Who Was Harriet Mordaunt?

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The Harriet Mordaunt Scandal.

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A Royal Scandal: The Prince of Wales and Harriet Mordaunt.

It’s not really unusual to hear of an older man marrying a much younger woman. But in the case of Harriet Mordaunt, it became a scandal that fascinated Victorian society. Harriet was young and attractive and her story involved British royalty and led to Harriet being locked up as insane for the rest of her life.

Was a conspiracy at work?

Harriet Sarah Moncreiffe

2Harriet was born in Scotland. Her family was a titled one and had the wealth that was commensurate with their standing in life – Harriet was one of sixteen children that her parents could well afford to bring up.

Her childhood was happy as her parental home was easy going and relaxed. There were many visitors to the ancestral pile, among them was the Prince of Wales.

The prince enjoyed staying at the Moncreiffe family home. All the guests did because of its informal atmosphere. For the prince in particular this was in start contrast to his own family life.

Guests enjoyed a sexual freedom that was common in the more relaxed home of the day in the upper echelons of society- another aspect that was no doubt appreciated by the prince. Whether or not he had a relationship with Harriet at this time is unknown but there were those who believed it to be so. But he most certainly did in later years

The Prince of Wales, Albert Edward

3Albert was the eldest son of Queen Victoria so you can easily imagine the difference between the Moncreiffe family home and his own. He was known as Bertie to his family and friends and would one day become King Edward VII.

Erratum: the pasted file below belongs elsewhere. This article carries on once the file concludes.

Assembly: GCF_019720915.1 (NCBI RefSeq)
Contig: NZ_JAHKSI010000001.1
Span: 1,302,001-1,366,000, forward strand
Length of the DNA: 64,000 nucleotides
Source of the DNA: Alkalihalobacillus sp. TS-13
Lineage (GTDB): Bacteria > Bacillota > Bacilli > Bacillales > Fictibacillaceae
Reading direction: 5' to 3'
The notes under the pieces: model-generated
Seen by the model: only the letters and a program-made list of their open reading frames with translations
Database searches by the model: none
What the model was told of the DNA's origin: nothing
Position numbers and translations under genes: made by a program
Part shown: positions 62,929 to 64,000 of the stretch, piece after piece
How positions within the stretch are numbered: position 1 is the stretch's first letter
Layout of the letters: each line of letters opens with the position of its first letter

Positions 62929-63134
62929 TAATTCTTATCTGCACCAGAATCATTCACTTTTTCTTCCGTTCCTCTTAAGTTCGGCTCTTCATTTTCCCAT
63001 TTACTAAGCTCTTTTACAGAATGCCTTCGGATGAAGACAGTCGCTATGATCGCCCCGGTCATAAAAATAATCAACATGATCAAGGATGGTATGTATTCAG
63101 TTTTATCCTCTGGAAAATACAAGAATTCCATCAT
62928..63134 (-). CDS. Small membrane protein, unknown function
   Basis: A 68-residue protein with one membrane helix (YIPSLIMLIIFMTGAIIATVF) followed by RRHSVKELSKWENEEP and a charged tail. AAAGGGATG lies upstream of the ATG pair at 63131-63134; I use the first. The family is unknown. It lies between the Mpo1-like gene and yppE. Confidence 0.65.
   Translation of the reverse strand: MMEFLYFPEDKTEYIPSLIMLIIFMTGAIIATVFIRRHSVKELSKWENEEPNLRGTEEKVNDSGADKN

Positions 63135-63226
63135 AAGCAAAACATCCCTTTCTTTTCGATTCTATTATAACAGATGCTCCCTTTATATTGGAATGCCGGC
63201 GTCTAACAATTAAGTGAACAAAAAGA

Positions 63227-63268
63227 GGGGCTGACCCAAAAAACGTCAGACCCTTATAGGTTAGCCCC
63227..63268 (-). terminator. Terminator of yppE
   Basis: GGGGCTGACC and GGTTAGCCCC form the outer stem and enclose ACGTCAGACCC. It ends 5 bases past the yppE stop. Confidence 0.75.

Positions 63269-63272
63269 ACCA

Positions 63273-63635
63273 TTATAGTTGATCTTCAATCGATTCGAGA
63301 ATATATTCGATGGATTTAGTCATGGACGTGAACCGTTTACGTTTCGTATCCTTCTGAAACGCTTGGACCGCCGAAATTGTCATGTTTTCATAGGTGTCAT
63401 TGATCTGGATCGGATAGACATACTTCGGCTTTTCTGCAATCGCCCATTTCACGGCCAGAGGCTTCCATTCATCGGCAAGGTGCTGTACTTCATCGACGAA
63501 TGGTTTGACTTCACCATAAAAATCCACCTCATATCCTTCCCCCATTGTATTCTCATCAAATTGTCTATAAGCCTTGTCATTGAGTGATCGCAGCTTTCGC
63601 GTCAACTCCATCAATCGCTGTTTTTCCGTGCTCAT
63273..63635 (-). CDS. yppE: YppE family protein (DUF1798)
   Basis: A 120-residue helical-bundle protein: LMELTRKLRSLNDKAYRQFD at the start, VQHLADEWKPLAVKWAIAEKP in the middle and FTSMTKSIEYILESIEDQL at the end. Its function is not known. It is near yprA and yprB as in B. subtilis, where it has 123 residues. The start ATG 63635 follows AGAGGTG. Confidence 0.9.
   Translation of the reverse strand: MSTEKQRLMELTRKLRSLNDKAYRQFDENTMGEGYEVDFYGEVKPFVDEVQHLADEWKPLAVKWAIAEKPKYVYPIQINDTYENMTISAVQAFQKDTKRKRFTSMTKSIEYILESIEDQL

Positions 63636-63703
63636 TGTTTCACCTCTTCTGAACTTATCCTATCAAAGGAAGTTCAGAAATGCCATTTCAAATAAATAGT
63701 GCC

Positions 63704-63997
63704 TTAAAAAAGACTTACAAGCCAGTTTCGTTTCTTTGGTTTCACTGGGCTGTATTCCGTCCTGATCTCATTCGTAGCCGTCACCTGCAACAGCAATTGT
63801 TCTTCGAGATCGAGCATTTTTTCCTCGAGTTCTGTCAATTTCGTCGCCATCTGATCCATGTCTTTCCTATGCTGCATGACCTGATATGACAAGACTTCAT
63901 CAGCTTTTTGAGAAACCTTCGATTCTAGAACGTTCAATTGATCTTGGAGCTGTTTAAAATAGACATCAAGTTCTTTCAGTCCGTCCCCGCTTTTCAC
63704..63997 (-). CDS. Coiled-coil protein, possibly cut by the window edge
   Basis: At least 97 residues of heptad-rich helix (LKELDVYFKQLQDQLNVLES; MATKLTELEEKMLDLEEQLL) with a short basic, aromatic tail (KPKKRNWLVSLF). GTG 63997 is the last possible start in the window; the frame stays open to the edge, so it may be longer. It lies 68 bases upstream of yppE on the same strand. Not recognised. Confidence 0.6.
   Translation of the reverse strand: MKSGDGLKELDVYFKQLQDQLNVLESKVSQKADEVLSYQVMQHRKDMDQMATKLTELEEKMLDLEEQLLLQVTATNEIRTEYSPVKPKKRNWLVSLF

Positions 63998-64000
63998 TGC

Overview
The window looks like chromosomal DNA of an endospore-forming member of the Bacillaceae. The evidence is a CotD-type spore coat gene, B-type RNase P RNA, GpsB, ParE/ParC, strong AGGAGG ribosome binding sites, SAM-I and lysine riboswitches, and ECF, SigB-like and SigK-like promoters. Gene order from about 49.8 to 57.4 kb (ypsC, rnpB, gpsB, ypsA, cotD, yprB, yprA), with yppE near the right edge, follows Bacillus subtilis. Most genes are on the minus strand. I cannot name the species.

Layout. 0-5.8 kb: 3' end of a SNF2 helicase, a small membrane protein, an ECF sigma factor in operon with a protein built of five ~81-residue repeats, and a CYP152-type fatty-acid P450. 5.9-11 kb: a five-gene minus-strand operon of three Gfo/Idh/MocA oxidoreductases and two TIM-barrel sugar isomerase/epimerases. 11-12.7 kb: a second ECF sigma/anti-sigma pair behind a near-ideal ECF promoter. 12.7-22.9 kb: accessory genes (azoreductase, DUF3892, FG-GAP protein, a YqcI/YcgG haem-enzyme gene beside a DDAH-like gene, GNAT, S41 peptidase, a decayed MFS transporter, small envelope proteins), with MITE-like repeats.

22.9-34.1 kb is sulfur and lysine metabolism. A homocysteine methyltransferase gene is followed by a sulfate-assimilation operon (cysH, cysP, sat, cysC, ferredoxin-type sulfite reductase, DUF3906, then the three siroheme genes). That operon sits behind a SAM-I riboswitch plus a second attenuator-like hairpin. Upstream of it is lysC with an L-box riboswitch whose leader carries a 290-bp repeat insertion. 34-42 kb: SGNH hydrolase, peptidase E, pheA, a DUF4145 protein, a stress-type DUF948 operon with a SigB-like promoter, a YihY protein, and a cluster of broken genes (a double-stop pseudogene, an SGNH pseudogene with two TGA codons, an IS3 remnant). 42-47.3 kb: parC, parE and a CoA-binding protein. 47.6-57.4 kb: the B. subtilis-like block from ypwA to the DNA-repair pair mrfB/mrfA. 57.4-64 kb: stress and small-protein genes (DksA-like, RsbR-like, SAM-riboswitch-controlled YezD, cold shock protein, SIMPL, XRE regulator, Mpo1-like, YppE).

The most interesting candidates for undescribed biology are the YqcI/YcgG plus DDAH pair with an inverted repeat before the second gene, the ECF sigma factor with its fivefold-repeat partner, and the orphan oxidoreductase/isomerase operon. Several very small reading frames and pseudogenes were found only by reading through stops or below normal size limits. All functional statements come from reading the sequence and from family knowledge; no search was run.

But like Prince Charles today, he had a long wait before he became king. Unlike today’s royals who involve themselves in charity and ambassadorial work, Bertie had plenty of time on his hands. He knew his life would become more formal once he was king so was determined to enjoy himself before that came to pass.

As a young man he was attractive and charming but he knew he could never live up to his parents’ expectations. His father, Prince Albert, had particularly rigid requirements for his son that interfered with Bertie’s pleasures.

Harriet and marriage

4There was no doubt that Harriet should marry – and marry well. She was eighteen when she landed a wealthy husband, Sir Charles Mordaunt. He was older by quite some years but the picture here shows the couple’s home and gives an indication of his wealth.

The remained part of the prince’s circle of friends. Sir Charles though, as was traditional, had mistresses and this meant that Harriet saw absolutely no reason why she couldn’t take lovers of her own.

This meant that she ignored one of the golden unwritten rules of the upper classes – a married woman does not have affairs until she has given birth to at least on son and heir. This way the family bloodline remained pure.

Letters

5Harriet did produce a child – a girl. Sir Charles was not too disappointed that their first born wasn’t a son. His wife was young, there was plenty of time and by giving birth she had proved her fertility.

But Harriet was worried. The baby had been born with an eye condition. Had she transmitted this to her daughter due to some sexually-transmitted disease she had contracted because of her affairs? Foolishly, she confessed to her husband. She told him about her affairs with several men, including the Prince of Wales.

Now Sir Charles was seriously upset. His wife had broken the unwritten rules and the baby whose birth he had been celebrating might not actually be his. He broke open the drawers in his wife’s desk and found letters – from the prince. He was not certain that he must divorce her.

Harriet’s father was appalled at the thought that his daughter might be divorced for adultery. He had other daughters and needed them to make good marriages. If Harriet was divorced on the grounds of adultery, the family name would be seriously tainted and he would have a lot of unmarried daughters on his hands. So he suggested that Harriet was insane.